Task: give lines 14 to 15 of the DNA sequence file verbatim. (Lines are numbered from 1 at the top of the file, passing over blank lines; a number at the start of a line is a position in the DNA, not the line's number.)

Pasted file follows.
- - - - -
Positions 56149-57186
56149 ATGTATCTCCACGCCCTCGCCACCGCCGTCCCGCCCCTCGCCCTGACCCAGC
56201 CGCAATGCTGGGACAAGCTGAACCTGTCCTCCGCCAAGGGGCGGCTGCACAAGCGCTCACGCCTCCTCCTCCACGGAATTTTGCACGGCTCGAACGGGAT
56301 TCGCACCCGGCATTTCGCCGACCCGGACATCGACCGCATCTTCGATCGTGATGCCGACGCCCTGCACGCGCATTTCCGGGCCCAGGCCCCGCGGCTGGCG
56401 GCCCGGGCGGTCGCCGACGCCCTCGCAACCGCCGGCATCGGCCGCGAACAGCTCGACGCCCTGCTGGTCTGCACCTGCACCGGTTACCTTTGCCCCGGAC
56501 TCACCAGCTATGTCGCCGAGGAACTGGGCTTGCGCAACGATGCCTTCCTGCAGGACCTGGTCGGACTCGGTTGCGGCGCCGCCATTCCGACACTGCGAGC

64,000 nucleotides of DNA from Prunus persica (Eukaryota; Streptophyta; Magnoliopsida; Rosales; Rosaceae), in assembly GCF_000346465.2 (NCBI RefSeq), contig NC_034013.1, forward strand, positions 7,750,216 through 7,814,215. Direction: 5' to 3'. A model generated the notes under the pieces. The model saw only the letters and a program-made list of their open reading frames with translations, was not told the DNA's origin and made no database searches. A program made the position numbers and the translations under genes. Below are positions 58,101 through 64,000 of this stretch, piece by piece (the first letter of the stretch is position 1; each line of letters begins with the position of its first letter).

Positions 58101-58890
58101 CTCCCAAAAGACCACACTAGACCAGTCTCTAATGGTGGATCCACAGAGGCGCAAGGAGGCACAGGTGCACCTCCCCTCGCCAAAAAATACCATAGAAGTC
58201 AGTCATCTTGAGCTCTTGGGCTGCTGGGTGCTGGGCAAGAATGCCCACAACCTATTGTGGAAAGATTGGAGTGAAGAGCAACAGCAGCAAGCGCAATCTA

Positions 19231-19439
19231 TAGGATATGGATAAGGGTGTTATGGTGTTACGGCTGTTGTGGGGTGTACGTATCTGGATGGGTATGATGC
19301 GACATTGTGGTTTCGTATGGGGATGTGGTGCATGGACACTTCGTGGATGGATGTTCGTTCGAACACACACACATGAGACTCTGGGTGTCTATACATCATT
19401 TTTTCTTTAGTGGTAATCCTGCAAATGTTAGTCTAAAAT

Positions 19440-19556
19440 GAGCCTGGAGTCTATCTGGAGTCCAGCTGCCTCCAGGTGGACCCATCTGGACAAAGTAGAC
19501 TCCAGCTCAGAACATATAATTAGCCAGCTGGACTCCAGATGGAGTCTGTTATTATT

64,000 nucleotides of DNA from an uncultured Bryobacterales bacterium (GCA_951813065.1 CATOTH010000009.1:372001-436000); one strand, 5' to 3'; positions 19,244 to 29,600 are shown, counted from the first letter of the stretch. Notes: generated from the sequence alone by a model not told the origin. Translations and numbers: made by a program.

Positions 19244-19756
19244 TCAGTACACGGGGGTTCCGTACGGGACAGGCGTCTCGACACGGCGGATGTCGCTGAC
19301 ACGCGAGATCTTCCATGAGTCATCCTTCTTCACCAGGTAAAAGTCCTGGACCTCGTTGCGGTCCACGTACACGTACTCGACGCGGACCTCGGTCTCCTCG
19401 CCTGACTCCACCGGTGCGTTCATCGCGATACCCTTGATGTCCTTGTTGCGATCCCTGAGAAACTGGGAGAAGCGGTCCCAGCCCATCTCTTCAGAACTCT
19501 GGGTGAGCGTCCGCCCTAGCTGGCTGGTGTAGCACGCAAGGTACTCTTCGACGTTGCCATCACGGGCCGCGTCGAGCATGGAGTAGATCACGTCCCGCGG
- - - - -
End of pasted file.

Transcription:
19401 TTTTCTTTAGTGGTAATCCTGCAAATGTTAGTCTAAAAT

Positions 19440-19556